AN ENGINEERING, environmental, and planning consultancy’s education sector experience will be utilised on the build of a new net zero school in Gwynedd. 

Caulmert, which has offices in St Asaph, Bangor, Altrincham, Nottingham, and Kent, has secured the contract with Gwynedd Council to deliver civil and structural work on the new community campus in Bontnewydd, near Caernarfon.

Funded via Welsh Government’s Sustainable Schools’ Challenge, £12million will finance the net zero project, which includes community facilities on the wider campus, such as a hall, office space, and car charging points. 


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There are currently two buildings on the site, a community centre located in a former Victorian school, and the current Ysgol Bontnewydd in a 1970s building.

Both are part of Gwynedd Council’s plan to reuse materials, reducing the carbon footprint of the new development.

Caulmert has so far completed a survey of the current school site to assess what can be repurposed prior to demolition and is set to carry out further investigations.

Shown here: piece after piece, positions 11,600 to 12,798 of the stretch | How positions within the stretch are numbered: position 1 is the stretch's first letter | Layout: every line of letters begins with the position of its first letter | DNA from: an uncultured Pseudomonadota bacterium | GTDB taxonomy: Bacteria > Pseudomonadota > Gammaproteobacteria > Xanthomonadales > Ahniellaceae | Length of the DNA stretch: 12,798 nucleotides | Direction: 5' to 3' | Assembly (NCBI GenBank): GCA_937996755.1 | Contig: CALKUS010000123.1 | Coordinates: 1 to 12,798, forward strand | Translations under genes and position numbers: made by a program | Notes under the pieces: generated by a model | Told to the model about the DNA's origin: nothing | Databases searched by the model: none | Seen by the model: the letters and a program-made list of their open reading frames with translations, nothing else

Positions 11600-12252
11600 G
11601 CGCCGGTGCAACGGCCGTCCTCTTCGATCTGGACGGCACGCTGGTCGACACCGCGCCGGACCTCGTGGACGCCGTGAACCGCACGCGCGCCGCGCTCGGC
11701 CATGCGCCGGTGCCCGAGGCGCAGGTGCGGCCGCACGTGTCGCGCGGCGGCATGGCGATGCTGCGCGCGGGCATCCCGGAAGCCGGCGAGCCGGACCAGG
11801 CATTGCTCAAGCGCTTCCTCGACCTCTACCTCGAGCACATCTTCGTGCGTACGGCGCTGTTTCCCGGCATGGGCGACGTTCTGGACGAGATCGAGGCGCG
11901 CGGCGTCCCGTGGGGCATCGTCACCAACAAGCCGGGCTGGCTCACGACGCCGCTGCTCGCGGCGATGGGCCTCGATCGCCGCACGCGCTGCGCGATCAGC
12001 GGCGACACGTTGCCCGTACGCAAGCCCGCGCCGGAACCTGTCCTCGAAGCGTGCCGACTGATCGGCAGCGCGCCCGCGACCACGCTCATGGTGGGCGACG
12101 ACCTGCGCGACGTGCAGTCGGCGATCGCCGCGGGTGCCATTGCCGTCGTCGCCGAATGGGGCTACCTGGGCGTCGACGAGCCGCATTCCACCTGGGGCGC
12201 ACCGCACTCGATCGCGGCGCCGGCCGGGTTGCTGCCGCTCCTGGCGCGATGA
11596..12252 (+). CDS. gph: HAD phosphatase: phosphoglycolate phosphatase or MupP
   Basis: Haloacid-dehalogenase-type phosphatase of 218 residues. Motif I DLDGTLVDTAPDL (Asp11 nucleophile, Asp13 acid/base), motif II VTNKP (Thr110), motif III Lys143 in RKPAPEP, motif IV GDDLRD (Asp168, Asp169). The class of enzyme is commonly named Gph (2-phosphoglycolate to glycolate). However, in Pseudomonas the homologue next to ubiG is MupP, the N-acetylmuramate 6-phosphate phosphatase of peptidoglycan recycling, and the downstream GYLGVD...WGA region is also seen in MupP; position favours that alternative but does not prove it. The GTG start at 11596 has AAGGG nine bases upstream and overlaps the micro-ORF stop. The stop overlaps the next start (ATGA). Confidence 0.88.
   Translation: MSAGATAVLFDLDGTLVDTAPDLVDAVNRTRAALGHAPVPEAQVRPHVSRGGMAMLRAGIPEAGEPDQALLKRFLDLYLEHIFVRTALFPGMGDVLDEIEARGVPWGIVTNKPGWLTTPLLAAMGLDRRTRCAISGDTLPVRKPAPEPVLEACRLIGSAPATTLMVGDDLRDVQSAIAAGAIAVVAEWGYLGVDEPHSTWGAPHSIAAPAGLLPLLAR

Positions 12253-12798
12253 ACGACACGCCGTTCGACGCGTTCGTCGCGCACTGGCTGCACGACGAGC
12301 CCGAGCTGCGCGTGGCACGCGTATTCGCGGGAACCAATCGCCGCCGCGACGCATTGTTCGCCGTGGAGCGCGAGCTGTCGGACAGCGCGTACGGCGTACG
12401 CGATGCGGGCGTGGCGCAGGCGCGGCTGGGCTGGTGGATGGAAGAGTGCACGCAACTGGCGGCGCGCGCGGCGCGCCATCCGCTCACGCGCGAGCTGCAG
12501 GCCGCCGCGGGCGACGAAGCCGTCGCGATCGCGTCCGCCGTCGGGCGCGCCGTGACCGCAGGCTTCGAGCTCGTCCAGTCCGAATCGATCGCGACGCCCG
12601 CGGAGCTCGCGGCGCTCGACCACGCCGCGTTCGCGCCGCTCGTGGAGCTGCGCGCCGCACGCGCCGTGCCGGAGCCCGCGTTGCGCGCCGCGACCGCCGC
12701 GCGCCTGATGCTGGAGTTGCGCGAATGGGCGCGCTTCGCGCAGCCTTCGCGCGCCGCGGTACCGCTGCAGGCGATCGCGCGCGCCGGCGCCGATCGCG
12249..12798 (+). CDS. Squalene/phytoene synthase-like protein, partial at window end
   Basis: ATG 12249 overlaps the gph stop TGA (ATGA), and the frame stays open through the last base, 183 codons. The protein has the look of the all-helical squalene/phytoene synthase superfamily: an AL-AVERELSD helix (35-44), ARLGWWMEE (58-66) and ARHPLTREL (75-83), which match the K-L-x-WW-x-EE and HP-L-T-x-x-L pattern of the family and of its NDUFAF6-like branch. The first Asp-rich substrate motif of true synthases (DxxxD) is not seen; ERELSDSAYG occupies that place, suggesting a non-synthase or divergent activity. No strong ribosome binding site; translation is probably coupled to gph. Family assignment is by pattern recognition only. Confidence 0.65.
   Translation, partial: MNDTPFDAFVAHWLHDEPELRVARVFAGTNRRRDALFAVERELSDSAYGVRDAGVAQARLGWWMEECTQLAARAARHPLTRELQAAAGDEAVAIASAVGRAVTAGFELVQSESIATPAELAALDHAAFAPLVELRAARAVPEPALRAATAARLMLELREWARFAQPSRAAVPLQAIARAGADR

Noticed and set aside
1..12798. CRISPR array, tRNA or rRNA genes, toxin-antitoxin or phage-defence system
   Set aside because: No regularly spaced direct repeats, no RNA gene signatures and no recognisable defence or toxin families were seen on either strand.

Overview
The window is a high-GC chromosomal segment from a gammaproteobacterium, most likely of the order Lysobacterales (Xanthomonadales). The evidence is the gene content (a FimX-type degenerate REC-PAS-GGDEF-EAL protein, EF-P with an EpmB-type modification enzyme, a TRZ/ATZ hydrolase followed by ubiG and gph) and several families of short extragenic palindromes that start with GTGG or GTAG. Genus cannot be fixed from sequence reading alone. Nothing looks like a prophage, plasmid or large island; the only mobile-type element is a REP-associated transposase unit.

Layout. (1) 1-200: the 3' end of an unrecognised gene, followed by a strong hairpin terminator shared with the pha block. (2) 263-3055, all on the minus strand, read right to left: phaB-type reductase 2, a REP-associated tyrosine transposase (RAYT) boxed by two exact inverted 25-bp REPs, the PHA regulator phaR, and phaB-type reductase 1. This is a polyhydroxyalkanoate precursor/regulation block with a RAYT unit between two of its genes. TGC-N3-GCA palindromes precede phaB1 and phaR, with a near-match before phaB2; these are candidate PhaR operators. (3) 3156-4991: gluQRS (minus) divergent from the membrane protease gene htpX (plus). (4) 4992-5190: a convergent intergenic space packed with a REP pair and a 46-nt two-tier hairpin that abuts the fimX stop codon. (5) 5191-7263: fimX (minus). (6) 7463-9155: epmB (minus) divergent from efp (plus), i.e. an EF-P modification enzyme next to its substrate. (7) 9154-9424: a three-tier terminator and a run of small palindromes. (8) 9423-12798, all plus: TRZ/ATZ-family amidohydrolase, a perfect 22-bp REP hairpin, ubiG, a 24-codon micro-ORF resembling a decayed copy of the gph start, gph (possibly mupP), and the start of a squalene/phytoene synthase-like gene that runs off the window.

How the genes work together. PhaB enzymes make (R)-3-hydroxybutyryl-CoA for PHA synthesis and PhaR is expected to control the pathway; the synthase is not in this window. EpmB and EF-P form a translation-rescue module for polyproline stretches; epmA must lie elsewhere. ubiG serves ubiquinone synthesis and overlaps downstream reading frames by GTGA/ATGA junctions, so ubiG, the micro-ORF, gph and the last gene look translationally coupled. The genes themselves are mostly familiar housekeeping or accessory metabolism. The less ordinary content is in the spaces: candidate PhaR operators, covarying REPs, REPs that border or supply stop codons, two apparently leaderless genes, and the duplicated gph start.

Reflecting Wales’ net zero carbon mandate, the firm’s analysis of the current structures will feed into the building information modelling (BIM) team’s recommendations.

David High, associate at Caulmert, said: “We’re thrilled to be working with Cyngor Gwynedd again, they are a great client and we enjoyed working with them on the £9m new Ysgol Y Garnedd project in Bangor.

“A key element of this project will focus on minimising carbon emissions for the construction process, keeping sustainability front of mind.

“We welcome the opportunity to be part of such a pioneering scheme, a new net zero school in North Wales, which will no doubt set a precedent for other institutions in the region.”

Richard Farmer, project manager at Gwynedd Council, added: “Bontnewydd Community Campus is an exciting and innovative opportunity for us all.

“The Welsh government has challenged us to demonstrate our vision for sustainable construction and community involvement in school construction.

“Both the design process and the final building will be exemplars and we are pleased to welcome Caulmert to the team.”

Gwynedd Council also has plans to introduce as many types of renewable energy as possible.

A nearby river, Afon Gwyrfai, also has the potential to provide a source for hydroelectric and water source heat pumps. 

Transport to and from classes will factor into the school’s sustainable ethos too, with safe travel links for walking or cycling to be established.